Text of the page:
The supporting players show some growth, notably Cecile Horton (Danielle Nicolet), becoming a hero in her own right, although the costume felt superfluous. The Allega (Kayla Compton)/Chester (Brandon McKnight) romance, which always felt like juvenile high school stuff, finally got them together, ending some painful moments for the actors.

It was certainly nice seeing recurring players get their curtain call, notably John Wesley Shipp. More than a few speedsters and villains came but, but it all felt overly stuff and some, such as Dreamer (Nicole Maines) felt rather superfluous. And the series couldn’t leave without Stephen Amell coming back one final time and his appearance was perhaps the best use of a character.

Of course, it was all coming down to a finale between Cobalt Blue/Eddie Thawne (Rick Cosnett) and Eobard Thawne (Tom Cavanagh). But before that, we had to deal with the Red Death (Javica Leslie), alternate reality’s warped version of Batwoman Ryan Wilder. While it was nice to see Leslie, this didn’t advance the story or characters and felt more like filler than anything tasty.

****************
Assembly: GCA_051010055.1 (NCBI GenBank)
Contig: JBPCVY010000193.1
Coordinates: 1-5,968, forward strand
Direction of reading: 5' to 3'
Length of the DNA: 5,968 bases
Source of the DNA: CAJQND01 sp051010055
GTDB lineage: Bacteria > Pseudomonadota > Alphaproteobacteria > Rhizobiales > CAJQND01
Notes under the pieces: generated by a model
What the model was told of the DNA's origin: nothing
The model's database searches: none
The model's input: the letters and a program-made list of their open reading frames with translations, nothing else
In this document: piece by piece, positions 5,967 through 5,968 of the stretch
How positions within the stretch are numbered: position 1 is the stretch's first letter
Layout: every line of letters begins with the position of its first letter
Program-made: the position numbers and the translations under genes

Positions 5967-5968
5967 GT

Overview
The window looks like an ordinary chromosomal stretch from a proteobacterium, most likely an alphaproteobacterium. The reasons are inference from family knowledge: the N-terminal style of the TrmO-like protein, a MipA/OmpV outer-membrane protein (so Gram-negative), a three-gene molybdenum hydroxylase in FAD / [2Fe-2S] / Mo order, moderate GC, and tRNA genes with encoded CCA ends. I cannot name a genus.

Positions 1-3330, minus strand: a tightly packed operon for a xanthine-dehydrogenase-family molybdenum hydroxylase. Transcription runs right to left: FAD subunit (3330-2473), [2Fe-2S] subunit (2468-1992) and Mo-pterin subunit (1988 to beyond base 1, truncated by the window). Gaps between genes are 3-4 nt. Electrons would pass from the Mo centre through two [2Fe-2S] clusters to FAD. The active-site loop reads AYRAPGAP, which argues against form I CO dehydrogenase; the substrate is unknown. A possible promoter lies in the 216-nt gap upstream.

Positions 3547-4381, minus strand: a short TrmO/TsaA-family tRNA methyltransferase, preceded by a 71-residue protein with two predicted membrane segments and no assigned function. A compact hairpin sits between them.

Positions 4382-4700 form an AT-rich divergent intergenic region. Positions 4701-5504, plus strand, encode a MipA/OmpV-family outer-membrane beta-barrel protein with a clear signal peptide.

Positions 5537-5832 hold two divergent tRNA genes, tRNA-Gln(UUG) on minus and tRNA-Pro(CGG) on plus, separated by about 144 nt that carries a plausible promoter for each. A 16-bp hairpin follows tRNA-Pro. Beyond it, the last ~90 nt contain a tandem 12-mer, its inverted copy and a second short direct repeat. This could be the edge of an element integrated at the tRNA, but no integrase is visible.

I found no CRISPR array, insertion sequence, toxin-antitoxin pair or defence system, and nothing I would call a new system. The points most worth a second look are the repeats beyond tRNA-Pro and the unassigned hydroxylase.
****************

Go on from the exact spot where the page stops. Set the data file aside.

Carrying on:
With a finite number of episodes and an ending to reach, one would have hoped that the creative staff more carefully choreographed the events so we were left with a far more satisfying conclusion.

The final season is out on a Blu-ray-only box set without a Digital HD code. All the episodes look fine in their 1080p, 1.78:1 aspect transfer. The colors and special effects play quite nicely. The DTS lossless audio track is a fine compliment.